Republican rift heats up debt crisis

Efforts at compromise among House, Senate and President fail

The U.S. Congress remained dangerously split on Wednesday in the face of an unprecedented American default on its debt in just six days, as Republicans clashed with Democrats — and with one another — over raising the federal cap on borrowing.

World stock markets watched nervously for a feared downgrade of the United States triple-A bond rating, shedding value across the board.

The political and fiscal turmoil embroiling Washington — brought on by the striking ascension of a block of newly-elected members of the House who are beholden to the low-tax, small-government Tea Party wing of the Republican party — threatens to throw the U.S. economy back into recession or worse if Congress cannot agree on the normally routine issue of raising the American debt limit by Tuesday.

So far all efforts at compromise among the Republican-controlled House, the Democratic-run Senate and President Barack Obama have failed, raising the level of partisan acrimony.

House Speaker John Boehner, a Republican, was forced late on Tuesday to postpone a floor vote on his plan that originally had been scheduled for Wednesday after the nonpartisan congressional budget office said the proposal would cut spending less than advertised. He promised to rewrite the measure but that will delay any vote until at least Thursday.

Mr. Boehner is struggling, unsuccessfully so far, to mend the rift between more mainstream House Republicans and the Tea Party block that is demanding deeper spending cuts to accompany a short-term, nearly $1-trillion increase in the government's borrowing cap. Many of the increasingly powerful Tea Party group said they would not support their Speaker's position. “We need more drastic cuts,” said Republican Representaive Jason Chaffetz. “I can't support it in its current form.”

Unless he can wrestle the situation under control, Mr. Boehner risks losing leverage in his dealing with Mr. Obama and Democrats controlling the Senate.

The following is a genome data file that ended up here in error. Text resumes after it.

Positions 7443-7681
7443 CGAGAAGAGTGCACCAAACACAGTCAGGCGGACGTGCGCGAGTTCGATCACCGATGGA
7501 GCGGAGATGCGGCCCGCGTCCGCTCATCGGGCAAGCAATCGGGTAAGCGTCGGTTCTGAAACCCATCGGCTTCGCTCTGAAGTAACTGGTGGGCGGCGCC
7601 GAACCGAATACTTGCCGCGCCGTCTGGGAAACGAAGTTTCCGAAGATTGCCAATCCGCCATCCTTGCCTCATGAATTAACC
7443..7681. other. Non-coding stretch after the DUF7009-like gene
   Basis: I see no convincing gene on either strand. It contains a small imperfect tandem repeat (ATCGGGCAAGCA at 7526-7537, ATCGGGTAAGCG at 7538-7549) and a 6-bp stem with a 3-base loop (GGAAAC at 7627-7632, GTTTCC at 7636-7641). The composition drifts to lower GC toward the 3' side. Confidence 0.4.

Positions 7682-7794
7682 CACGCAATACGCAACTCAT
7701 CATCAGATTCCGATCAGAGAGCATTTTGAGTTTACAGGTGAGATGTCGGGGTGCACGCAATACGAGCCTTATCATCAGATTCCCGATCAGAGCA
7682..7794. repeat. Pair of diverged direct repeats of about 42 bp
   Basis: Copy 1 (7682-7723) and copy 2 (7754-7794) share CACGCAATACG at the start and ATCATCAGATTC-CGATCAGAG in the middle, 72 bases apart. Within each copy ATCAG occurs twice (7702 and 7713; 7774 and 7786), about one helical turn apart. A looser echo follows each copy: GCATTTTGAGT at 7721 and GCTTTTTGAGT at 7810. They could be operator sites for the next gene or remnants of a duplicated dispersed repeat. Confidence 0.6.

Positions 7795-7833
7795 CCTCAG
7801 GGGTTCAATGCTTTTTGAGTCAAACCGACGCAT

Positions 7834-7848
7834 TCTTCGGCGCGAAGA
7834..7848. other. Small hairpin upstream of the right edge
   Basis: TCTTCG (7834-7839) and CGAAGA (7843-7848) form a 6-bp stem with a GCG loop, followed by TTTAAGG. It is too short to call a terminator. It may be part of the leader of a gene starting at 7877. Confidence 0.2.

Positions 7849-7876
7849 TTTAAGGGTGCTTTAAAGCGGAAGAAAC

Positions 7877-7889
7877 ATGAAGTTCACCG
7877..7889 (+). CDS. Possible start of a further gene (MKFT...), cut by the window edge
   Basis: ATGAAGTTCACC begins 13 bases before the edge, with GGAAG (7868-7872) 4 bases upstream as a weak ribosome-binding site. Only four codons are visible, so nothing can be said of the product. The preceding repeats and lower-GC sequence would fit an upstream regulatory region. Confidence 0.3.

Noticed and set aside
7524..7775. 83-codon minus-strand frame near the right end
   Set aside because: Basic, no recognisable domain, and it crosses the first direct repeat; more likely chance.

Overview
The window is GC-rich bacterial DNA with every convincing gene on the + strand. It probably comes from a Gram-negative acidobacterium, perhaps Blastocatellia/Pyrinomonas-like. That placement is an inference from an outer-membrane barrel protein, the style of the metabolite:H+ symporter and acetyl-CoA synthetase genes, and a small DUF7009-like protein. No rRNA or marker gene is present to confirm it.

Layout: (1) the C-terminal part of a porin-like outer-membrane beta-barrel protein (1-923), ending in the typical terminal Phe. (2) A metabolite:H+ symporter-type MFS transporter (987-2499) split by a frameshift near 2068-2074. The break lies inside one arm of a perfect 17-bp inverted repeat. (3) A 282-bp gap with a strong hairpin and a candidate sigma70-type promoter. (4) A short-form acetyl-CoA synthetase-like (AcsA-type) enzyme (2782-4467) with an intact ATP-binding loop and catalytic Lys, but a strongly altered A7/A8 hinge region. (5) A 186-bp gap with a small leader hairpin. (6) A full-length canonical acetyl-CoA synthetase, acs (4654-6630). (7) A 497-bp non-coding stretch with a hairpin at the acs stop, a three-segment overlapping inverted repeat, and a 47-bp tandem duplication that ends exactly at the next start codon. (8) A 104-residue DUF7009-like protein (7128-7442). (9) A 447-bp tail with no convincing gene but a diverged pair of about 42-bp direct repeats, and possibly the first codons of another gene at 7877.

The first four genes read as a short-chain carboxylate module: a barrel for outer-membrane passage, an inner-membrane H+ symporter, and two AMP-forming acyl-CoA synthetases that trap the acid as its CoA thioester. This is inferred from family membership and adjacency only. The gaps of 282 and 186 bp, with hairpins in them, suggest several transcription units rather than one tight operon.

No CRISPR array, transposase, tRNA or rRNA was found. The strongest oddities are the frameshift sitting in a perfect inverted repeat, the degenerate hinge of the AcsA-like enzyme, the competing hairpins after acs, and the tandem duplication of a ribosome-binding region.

Without an infusion of borrowed money, the government faces an unprecedented default on U.S. loans and obligations like $23 billion worth of Social Security pension payments to retirees due on August 3.

Congressional telephones and Email servers were jammed after Mr. Obama urged the public to contact their representatives in his Monday night address to the nation.

The threatened downgrade by credit monitoring agencies of the United States' gold-plated AAA rating absent a solution to the U.S. debt and borrowing crisis is predicted to add at least $100 billion in interest payments to the already ballooning American debt. That would raise interest rates for Americans seeking home mortgages and auto loans and force up the cost of credit card debt. Mr. Obama has called that a silent tax increase, something the Republicans have refused to accept when Democrats have sought increased government revenue to stem the crisis.

While Boehner searched for votes in favour of his plan among House Republicans, some Americans seemed to edge closer to the notion that the August 2 deadline might pass without a solution. The U.S. stock market fell again Tuesday, although not dramatically. California planned to borrow about $5 billion from private investors as a hedge against a possible federal government default. — AP

  • Level of partisan acrimony rises
  • U.S. faces an unprecedented default

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